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What Is St. Paul's Cathedral?

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  • Written By: Lauren Romano
  • Edited By: Heather Bailey
  • Last Modified Date: 10 November 2016
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St. Paul's Cathedral is located in London, England, and took 35 years to complete. It's faced many disasters, primarily fires, but has always been rebuilt. The cathedral is comprised of the Nave, two transepts, two towers, seven chapels, a dome, monuments, a crypt, memorials, and a library. It's been the site of many significant events including the weddings and funerals of historical figures. Visitors can take a tour six days a week, but only during certain times and after paying an admission fee.

The architect of St. Paul's Cathedral was Christopher Wren, whose first and second set of plans for the design didn't pan out. After the third received approval, the cathedral was built between 1675 and 1710, but Parliament deemed it formally completed in 1711. The Anglican cathedral is the seat of the Bishop of London.

This cathedral is actually the fifth one standing in that spot. The first one was built in 604, but was burned in 962 and rebuilt by 963. It was rebuilt again in 1087 due to fire. There was later another fire, and once again the church was rebuilt, but was destroyed in The Great Fire of London in 1666. Building of the current cathedral started in 1675 and the finished work of art still stands today.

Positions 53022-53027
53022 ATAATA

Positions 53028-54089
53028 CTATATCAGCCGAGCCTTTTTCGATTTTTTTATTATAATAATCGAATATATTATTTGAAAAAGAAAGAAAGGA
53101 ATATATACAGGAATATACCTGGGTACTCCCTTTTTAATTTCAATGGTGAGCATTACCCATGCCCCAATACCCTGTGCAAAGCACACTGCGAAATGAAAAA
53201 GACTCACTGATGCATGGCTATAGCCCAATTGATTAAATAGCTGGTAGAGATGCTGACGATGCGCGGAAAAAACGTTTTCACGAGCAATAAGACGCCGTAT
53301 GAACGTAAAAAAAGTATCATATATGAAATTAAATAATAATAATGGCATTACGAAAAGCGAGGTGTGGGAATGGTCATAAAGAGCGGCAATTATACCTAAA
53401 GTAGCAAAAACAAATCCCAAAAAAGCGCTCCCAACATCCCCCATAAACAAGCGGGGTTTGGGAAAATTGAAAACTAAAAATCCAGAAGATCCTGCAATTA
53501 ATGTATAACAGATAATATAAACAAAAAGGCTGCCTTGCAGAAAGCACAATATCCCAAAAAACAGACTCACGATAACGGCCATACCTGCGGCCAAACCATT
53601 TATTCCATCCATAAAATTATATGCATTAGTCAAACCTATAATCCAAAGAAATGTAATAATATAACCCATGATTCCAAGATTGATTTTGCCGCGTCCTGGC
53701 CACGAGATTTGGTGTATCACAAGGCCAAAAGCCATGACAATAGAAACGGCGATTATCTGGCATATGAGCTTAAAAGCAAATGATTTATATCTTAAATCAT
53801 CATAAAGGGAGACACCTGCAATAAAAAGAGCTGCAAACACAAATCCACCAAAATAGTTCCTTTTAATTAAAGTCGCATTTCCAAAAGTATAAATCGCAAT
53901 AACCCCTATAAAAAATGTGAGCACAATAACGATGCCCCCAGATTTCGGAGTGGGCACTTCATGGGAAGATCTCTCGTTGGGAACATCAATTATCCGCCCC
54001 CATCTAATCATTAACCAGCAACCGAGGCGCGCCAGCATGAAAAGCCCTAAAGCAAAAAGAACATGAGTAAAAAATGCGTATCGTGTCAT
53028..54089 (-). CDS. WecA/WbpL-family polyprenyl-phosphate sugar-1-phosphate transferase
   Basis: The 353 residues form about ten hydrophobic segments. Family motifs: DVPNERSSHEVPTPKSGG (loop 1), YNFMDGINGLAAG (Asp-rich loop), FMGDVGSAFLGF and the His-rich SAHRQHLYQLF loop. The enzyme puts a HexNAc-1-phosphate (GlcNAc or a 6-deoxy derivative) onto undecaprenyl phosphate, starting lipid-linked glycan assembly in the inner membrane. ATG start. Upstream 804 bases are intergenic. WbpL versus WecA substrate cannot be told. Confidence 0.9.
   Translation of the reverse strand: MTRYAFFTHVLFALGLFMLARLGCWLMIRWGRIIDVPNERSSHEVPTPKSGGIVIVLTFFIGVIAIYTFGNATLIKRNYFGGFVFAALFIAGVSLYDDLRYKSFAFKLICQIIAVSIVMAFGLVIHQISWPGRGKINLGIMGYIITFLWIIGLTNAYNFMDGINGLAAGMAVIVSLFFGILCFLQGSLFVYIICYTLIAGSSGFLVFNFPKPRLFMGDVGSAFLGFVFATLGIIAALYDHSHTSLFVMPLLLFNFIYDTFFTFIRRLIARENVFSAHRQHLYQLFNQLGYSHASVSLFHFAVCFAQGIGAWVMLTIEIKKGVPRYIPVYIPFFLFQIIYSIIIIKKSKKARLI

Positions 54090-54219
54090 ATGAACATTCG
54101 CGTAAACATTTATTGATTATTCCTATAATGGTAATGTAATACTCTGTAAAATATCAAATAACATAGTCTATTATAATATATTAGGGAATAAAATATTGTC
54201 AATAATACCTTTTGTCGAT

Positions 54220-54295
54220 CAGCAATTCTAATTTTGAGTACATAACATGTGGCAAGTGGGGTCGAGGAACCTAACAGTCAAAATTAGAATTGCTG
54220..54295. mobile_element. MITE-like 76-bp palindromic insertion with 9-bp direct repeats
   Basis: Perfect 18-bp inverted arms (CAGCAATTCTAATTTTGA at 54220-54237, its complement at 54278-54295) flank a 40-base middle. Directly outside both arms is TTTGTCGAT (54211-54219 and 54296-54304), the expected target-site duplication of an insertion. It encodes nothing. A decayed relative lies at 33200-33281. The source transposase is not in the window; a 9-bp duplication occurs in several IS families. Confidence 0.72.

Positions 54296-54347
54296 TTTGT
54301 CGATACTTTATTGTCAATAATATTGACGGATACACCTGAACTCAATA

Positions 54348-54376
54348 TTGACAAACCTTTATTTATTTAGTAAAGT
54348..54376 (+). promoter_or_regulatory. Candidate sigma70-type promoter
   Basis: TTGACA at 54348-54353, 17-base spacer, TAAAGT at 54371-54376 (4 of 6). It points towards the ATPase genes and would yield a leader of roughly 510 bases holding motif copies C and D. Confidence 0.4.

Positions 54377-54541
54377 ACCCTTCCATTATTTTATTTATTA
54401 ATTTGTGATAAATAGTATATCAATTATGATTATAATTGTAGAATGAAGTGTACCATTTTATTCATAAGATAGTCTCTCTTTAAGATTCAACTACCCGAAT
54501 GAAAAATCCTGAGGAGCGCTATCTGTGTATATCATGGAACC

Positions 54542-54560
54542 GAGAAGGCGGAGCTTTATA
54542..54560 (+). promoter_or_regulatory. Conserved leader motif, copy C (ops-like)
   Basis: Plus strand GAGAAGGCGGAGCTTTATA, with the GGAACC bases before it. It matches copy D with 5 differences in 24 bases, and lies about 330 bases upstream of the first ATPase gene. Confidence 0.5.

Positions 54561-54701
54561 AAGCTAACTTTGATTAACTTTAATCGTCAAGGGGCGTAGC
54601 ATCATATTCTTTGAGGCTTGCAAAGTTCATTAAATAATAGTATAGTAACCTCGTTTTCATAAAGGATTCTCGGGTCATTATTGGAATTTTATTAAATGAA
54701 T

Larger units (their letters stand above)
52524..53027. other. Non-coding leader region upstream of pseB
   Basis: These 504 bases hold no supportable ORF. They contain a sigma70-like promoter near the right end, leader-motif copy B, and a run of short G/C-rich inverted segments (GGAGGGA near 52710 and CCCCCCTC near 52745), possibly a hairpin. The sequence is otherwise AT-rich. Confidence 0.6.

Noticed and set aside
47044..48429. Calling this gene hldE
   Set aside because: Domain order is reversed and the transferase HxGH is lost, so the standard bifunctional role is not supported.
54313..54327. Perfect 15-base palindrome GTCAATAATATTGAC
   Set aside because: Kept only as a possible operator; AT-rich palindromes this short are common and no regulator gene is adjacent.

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St. Paul's Cathedral is in the shape of a cross, with the long main section called the Nave and the two short sections called transepts. There are seven chapels in the cathedral: The American Memorial Chapel, the OBE Chapel, Knights Bachelor Chapel, Chapel of St. Michael & St. George, Middlesex Chapel, Chapel of St. Dunstan, and the Chapel of All Souls. Cathedral Library, also known as the Library of Dean and Chapter, can only be used by appointment. The Crypt is the burial place of many important historical figures, including Christopher Wren, and houses many memorials and monuments. The entire dome is actually in three parts — the outer dome, a support cone below it, and the inner dome — the latter of which is covered with murals.

Many weddings and funerals, as well as other events, have taken place at St. Paul's Cathedral. Among the famous funerals are the one in 1806 for Lord Nelson and the one in 1965 for Sir Winston Churchill. Prince Charles and Lady Diana Spencer were married there in 1981. On 11 September 2001, crowds gathered to mourn after the terrorist attacks in the United States.

Visitors can learn more about the cathedral through a variety of ways including by exploring the crypt or climbing the dome. There is also a restaurant and a cafe. St. Paul's Cathedral is open six days a week, but visitors are required to pay an admission fee.

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